Category Archives: Behaviour patterns

Is Your Partner Still Friendly With Their Ex?

Worried about your partner’s relationship with his ex?

This happens to a lot of people – their partner is still friendly with his/her ex. Some people are fine with this but others hate it and see it as a threat. What do you think about it?

It’s natural to assume something is going on if your partner is still friends with their ex (or exes) but try to bear in mind that a lot of people find it a perfectly healthy situation, especially as a lot of breakups are filled with drama so staying friendly can be seen as a bit of an achievement.

However, not all such friendships are healthy, especially if some feelings are unresolved and one person hopes there’s a chance that they’ll get back together.

In general (and this might not apply to you and your partner) it’s okay if:

  • Both of them have clear boundaries – for instance, they don’t keep texting one another every day or expect the other one to change plans for them.
  • They share a lot of mutual friends and there’s a good chance that everyone will meet up and some point.
  • Your partner and their ex actually started out as friends anyway – It’s often easier to go back to being friends then.
  • They have children together – being on friendly terms is better for everyone concerned, but particularly for the children.
  • They work together – it’s better if they’re on friendly terms when they’re working and it might be impossible for them to avoid one another in the working environment, besides which, it’s difficult for other colleagues if there’s an ongoing atmosphere.
  • If they broke up years ago and have redefined their relationship so that they can meet up as two people who get on well but have no desire to get back together.

But what if it’s not like that? For instance, it’s not okay if:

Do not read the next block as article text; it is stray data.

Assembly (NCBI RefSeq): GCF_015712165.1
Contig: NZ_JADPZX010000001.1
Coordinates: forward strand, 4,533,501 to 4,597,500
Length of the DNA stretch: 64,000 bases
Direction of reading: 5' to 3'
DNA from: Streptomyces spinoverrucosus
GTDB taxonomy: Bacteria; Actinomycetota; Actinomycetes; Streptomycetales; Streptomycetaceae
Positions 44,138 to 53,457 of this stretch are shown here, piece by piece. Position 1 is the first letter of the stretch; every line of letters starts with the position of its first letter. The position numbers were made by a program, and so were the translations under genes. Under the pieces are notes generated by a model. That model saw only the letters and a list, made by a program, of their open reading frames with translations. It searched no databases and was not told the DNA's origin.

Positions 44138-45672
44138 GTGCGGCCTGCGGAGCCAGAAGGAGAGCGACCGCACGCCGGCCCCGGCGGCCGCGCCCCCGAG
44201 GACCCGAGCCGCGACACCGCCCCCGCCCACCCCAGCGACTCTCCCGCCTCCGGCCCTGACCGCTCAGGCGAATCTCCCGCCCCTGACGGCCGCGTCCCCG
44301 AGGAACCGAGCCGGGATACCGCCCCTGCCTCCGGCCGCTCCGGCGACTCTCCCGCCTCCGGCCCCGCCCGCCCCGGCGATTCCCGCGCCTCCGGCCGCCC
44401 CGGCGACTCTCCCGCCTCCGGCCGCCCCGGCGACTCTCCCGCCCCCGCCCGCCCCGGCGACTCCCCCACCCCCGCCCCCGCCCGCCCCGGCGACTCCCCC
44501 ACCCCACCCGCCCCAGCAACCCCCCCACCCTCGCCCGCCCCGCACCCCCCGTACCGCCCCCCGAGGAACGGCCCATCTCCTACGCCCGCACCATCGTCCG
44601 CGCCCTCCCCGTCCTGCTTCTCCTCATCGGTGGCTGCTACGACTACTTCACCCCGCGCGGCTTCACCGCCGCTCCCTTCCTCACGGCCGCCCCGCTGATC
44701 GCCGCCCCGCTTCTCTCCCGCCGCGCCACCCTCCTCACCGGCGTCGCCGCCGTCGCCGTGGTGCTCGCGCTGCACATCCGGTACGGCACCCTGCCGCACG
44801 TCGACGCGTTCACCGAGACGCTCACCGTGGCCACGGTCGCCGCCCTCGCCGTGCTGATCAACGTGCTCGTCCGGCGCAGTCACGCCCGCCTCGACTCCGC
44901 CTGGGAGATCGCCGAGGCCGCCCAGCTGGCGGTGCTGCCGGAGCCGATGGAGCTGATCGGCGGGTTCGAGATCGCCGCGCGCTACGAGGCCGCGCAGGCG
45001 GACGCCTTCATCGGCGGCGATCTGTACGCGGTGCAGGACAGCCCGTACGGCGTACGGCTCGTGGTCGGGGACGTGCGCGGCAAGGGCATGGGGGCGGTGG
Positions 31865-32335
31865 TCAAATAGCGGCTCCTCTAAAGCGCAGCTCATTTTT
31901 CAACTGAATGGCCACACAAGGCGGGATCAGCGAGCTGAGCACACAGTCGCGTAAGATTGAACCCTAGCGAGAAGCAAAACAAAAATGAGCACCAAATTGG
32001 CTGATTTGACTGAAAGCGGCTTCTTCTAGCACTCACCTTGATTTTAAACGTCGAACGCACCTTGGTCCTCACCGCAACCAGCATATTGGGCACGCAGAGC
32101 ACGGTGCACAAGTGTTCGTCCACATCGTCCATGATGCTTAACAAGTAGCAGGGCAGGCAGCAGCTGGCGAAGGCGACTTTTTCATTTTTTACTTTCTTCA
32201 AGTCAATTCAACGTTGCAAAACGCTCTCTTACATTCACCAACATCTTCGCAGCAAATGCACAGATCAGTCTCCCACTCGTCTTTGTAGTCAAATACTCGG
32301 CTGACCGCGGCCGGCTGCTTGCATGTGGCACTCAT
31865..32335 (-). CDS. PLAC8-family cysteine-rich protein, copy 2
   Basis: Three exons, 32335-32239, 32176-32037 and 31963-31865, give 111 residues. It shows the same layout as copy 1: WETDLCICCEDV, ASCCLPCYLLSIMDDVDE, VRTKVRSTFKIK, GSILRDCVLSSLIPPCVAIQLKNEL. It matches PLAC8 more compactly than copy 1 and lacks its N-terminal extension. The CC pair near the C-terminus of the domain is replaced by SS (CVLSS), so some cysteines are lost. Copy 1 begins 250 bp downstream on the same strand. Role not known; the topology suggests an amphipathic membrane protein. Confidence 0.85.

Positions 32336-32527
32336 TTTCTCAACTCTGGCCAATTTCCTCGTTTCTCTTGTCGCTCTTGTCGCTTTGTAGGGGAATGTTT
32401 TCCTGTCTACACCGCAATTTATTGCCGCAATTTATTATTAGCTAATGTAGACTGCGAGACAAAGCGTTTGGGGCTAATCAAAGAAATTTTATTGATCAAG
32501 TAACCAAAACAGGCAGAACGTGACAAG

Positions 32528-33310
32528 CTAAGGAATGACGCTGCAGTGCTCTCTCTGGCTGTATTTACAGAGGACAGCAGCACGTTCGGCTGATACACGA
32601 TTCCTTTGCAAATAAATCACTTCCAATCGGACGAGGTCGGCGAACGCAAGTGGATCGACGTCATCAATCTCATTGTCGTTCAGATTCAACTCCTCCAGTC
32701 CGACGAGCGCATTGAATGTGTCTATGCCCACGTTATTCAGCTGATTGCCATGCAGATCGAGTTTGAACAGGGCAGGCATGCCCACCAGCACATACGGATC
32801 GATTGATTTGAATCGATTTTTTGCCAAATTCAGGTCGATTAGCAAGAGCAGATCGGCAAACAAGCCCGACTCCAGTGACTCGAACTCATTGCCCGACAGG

• Your partner turns to their ex if he/she is having a hard time with you. It’s unhealthy and disloyal because turning to their ex can become a habit – one which you probably don’t want to encourage!
  • Their ex is having a hard time letting go or moving on. That’s not healthy for anyone involved.
  • Your partner and their ex don’t include you – in that case, trust your gut instinct and speak up about it. They may say that it’s alright and call you ‘jealous’ or ‘paranoid’, but if you feel that something’s going on behind your back, it’s putting a strain on your own relationship.
  • If their relationship was unhealthy anyway, staying in touch as friends can prove to be quite toxic for everyone concerned.
  • Their ex isn’t happy about the relationship you now have with him/her. Maybe they’ve said nasty things about you and shown a lack of respect, in which case it’s not healthy for your partner to remain in contact.

So, basically, it’s fine for people to be on friendly terms with their ex, but it’s easy to cross the line, so if something is making you feel uncomfortable, speak up and be honest about your feelings. Communication between you and your partner is the key to your relationship becoming stronger and more committed as time goes on.

Please do comment on my blog if you have found it interesting, useful or otherwise. You can see my blogs as soon as they are published (usually on Wednesdays) by pressing the ‘follow’ button and you can share them with your friends. You can also find me on Linked In, Instagram (samebutdifferent) and read my FB posts at Same But Different.

Starting To Feel Old?

I have just seen a post on Facebook which quotes:

‘The older you get the more you realise that you have no desire for drama, conflict or any kind of intensity. You just want a cosy home, good food on the table and be surrounded by lovely people who make you happy.’

My first reaction was – yes, but is it really that simple? In our western culture it seems that even as we age a lot of us still want a lot more than that. It’s not enough to have a comfortable home, enough food and friends – a lot of us strive to look youthful and catch up on the things we feel we missed out on in our youth. In addition, there is a perception that ageing is depressing because we lose so much, hence the clamour for youth-enhacing potions, treatments and clothes. Image is very important now and many people strive for a more youthful look. Some of the connotations of age are clear in the language we use about older people, in particular women. For instance, the phrase”little old lady” is bandied around and although it’s often said fondly, it also picks up on the fact that because of bone degeneration most of us are smaller in old age than in our youth. By putting older females into the same category, it doesn’t allow for any individualism.